PIP Prosthetics Trial Continues in Marseilles

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"I was told that it was the Rolls-Royce of prosthetics"

In the vast arena of the Salle du Parc des Expositions in Marseilles, the trial continued yesterday in the case of the disgraced former breast implant company PIP (Poly Implant Prothèse).

One after another, the women came forward to bear witness against the former PIP president Jean-Claude Mas and four other executives of the company that was based in nearby La Seyne-sur-Mer.

The majority of the women – a representative group of the estimated 400,000 victims worldwide – have already gone through cancer followed by mastectomy. Others have felt the need for a new bust after several births or simply because they were fulfilling a dream for a physical change.

Blond and brunette, tall and short, young and middle-aged, slender and rounded, they all walk up to the witness stand as each of their names are called, passing under the eyes of a riveted public, whose gaze the women must surely feel as they fall on their bodies and even more acutely as they inevitably fall on their busts.

“I was told that it was the Rolls Royce of prosthetics and I was reassured by the fact that they were a French company,” says one witness.

Every woman’s story is different but the pattern is the same: implantation, rupture and leakage, pain, anxiety, consultations, more operations and re-implantation. This is followed by new anxieties in 2010 when they are finally alerted by the health authorities of the dangers of these prosthetics, of their withdrawal from the market and of the recommendations for their complete removal – an operation which, in itself, presents considerable risks (PIP had been using unapproved industrial-grade silicone instead of medical-grade silicon since 2001).

Awaiting the Breast Man's Speech: Jean-Claude Mas listens to evidence in Marseilles yesterday

Trial of Conscience: Jean-Claude Mas listens to evidence in Marseilles yesterday

“Up to now,” says Christine, “I had accepted everything. It was just bad luck – I was unfortunate to get sick. I was unfortunate enough to have complications linked to the implantation. But now, my anger has exploded. I wasn’t in the realm of hazard or chance, but in the realm of pure deception. And that is unacceptable.”

Christine’s puts her hand on her chest when, addressing the tribunal, she tells of how she has just gone through her fifth operation to remove the prosthesis.

“I didn’t want that operation. But I gave in to pressure from my family, who were afraid for me. And silicon was found in my tissue. Who can say for certain today that in six months time, I won’t have any new complications?”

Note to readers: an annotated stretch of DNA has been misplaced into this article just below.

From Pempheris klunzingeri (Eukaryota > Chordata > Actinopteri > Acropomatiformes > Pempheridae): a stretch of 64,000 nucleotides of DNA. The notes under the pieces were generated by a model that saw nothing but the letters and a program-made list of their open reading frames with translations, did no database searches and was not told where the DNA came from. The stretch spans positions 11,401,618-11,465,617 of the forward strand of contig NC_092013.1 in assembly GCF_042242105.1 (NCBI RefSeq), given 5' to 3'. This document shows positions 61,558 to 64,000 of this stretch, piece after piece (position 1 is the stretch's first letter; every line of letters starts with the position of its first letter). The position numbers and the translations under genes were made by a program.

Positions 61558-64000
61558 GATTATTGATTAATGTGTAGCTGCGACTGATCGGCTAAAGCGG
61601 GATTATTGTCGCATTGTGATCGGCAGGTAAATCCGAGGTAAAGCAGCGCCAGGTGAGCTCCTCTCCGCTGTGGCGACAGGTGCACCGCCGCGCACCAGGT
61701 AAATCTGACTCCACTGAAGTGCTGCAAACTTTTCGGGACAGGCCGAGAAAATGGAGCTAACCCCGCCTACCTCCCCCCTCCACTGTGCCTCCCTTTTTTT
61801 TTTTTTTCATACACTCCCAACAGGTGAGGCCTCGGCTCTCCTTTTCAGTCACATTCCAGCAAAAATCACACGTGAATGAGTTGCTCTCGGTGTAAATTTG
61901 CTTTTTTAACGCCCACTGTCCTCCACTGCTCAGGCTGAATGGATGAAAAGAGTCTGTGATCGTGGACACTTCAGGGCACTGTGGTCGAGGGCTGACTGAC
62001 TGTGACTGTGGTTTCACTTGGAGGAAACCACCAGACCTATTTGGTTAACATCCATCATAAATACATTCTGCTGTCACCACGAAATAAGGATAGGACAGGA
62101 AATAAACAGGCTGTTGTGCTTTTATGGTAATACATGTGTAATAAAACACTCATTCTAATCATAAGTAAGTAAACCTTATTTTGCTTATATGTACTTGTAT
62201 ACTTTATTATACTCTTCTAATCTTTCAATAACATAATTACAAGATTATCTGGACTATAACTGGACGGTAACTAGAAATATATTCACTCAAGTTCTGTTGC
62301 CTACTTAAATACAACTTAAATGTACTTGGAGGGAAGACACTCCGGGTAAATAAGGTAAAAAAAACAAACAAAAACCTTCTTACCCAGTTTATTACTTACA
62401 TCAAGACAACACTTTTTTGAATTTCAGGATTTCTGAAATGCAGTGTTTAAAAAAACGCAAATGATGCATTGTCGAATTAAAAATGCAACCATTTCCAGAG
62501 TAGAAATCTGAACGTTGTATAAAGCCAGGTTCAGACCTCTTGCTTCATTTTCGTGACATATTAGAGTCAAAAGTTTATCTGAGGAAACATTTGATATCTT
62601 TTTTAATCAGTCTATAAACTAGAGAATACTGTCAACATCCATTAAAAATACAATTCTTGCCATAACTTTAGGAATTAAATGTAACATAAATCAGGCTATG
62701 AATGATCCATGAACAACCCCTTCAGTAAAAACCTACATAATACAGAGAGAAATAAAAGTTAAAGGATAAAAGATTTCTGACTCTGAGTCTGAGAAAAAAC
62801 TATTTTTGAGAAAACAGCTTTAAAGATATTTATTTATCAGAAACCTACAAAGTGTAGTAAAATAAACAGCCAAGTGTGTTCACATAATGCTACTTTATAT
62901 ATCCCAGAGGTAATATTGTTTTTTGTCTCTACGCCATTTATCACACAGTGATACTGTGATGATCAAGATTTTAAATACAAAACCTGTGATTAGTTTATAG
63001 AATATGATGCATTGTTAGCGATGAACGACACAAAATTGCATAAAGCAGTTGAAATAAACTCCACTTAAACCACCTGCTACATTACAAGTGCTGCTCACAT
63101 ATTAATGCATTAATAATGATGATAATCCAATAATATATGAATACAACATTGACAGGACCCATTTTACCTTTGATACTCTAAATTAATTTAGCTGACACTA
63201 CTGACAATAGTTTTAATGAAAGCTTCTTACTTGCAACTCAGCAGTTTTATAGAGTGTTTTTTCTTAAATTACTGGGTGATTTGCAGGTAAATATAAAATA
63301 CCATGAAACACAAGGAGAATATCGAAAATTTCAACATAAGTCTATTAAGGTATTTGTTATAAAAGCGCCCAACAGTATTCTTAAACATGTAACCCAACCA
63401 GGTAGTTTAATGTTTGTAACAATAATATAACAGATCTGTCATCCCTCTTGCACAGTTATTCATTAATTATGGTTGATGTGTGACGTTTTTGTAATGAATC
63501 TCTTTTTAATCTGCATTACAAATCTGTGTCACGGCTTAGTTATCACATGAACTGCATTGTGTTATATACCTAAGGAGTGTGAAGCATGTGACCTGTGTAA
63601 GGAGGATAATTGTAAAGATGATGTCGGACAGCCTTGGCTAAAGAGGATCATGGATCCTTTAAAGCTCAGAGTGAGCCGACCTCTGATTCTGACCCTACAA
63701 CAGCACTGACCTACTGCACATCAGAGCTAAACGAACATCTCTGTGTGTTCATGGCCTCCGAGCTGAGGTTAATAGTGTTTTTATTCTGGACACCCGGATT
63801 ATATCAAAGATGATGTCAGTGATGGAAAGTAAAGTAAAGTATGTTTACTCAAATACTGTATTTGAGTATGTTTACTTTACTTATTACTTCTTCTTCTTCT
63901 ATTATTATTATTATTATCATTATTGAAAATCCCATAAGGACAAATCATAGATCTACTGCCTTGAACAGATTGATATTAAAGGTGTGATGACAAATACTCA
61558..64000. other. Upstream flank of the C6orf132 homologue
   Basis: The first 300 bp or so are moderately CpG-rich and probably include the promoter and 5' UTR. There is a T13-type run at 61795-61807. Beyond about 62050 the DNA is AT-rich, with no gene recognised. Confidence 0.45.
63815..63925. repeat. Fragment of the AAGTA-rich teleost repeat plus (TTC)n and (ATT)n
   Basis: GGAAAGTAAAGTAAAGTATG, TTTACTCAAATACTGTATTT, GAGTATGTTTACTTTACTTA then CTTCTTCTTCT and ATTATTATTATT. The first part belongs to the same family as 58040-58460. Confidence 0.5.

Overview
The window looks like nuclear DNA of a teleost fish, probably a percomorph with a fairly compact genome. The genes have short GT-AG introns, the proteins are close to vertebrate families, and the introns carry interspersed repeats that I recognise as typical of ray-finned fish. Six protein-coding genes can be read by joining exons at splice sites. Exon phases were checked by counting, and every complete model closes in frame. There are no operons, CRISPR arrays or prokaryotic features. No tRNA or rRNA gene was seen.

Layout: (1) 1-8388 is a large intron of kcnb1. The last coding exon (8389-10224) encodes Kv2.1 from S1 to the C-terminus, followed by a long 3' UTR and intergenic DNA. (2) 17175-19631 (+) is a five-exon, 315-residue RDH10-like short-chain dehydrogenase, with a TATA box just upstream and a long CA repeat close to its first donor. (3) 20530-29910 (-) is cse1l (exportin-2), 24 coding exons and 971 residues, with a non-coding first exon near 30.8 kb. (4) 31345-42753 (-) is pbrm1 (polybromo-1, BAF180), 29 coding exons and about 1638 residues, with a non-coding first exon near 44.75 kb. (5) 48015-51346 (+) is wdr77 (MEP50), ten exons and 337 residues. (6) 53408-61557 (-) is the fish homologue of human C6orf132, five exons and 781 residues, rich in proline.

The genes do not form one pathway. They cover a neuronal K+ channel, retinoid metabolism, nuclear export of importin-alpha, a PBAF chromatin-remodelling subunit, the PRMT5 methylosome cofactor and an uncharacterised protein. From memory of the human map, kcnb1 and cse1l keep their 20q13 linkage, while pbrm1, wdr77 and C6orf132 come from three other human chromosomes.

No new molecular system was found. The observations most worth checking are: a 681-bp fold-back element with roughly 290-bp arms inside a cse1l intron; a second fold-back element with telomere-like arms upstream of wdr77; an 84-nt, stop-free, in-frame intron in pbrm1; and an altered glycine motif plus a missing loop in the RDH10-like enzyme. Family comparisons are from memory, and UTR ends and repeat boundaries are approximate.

She turns her head towards the defendants. She heard them explain to the public that they all knew that the silicon used was not the certified one, that they did what they could or that they were under the control of the authority of the founder of PIP Jean-Claude Mas. She heard the other executives who were called to the witness stand evoke a multitude of similar little acts of cowardice, all of which collectively prevented them from quitting or from blowing the whistle. She doesn’t accept any of it.

“When you’re a patient, you hope that, even with with Big Brother or Professor Sunflower (Jean-Claude Mas) watching over you, there are people in the company who are gendarmes or whistle-blowers. You were Quality Assurance Directors, Head of Products, Engineers… you knew and you simply let it all go.”

She also has it in for the “certifiers” who, like her, are also taking a case against PIP:

“To find myself sitting beside you here is just stunning! For us, it seemed to be a self-evident truth that these products were controlled and certified to the nth degree. We rely on the certifiers! And all of a sudden, we discover that the norm is just a case of a company announcing of its own accord that it has been granted certification. The safeguards didn’t work and that is scandalous!”

Christine also heard the testimony of a psychiatrist who spoke about the “prejudice of anxiety” from which victims may be suffering and that he would return to the hearing to evaluate.

She simply says: “I personally don’t suffer from any anxiety syndrome. But I am suffering from a total loss of confidence in what we are told we can ingest or breathe in.”

Before going back to the public gallery, she adds: “I don’t have any hatred, I really don’t. Contempt? Definitely. I’ll leave you with your problems of conscience.”

(Edited from an original article in Le Monde)

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